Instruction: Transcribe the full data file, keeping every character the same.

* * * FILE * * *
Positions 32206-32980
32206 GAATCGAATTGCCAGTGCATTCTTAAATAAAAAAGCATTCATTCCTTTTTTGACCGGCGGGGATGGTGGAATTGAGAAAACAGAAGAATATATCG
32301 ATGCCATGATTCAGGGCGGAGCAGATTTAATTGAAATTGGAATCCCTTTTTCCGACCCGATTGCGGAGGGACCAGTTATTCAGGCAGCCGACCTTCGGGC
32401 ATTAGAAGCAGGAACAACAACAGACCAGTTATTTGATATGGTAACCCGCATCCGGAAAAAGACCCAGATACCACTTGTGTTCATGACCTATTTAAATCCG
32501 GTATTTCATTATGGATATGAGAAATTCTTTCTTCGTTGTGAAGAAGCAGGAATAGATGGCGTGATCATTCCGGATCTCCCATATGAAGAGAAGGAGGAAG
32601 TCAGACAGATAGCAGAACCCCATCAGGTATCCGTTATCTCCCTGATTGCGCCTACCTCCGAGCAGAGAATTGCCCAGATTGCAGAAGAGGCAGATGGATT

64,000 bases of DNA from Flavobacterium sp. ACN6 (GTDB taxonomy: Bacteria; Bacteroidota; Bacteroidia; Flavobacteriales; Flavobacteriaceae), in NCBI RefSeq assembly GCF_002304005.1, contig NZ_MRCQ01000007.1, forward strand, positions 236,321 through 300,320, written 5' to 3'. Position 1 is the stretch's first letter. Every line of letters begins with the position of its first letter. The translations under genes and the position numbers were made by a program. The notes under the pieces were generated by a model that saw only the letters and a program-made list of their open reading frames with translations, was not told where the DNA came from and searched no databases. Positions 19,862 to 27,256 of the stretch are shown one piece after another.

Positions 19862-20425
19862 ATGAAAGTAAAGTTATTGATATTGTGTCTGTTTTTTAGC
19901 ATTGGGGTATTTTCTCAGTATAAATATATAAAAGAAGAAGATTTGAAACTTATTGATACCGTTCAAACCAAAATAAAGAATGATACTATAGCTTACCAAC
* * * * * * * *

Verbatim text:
Positions 32206-32980
32206 GAATCGAATTGCCAGTGCATTCTTAAATAAAAAAGCATTCATTCCTTTTTTGACCGGCGGGGATGGTGGAATTGAGAAAACAGAAGAATATATCG
32301 ATGCCATGATTCAGGGCGGAGCAGATTTAATTGAAATTGGAATCCCTTTTTCCGACCCGATTGCGGAGGGACCAGTTATTCAGGCAGCCGACCTTCGGGC
32401 ATTAGAAGCAGGAACAACAACAGACCAGTTATTTGATATGGTAACCCGCATCCGGAAAAAGACCCAGATACCACTTGTGTTCATGACCTATTTAAATCCG
32501 GTATTTCATTATGGATATGAGAAATTCTTTCTTCGTTGTGAAGAAGCAGGAATAGATGGCGTGATCATTCCGGATCTCCCATATGAAGAGAAGGAGGAAG
32601 TCAGACAGATAGCAGAACCCCATCAGGTATCCGTTATCTCCCTGATTGCGCCTACCTCCGAGCAGAGAATTGCCCAGATTGCAGAAGAGGCAGATGGATT

64,000 bases of DNA from Flavobacterium sp. ACN6 (GTDB taxonomy: Bacteria; Bacteroidota; Bacteroidia; Flavobacteriales; Flavobacteriaceae), in NCBI RefSeq assembly GCF_002304005.1, contig NZ_MRCQ01000007.1, forward strand, positions 236,321 through 300,320, written 5' to 3'. Position 1 is the stretch's first letter. Every line of letters begins with the position of its first letter. The translations under genes and the position numbers were made by a program. The notes under the pieces were generated by a model that saw only the letters and a program-made list of their open reading frames with translations, was not told where the DNA came from and searched no databases. Positions 19,862 to 27,256 of the stretch are shown one piece after another.

Positions 19862-20425
19862 ATGAAAGTAAAGTTATTGATATTGTGTCTGTTTTTTAGC
19901 ATTGGGGTATTTTCTCAGTATAAATATATAAAAGAAGAAGATTTGAAACTTATTGATACCGTTCAAACCAAAATAAAGAATGATACTATAGCTTACCAAC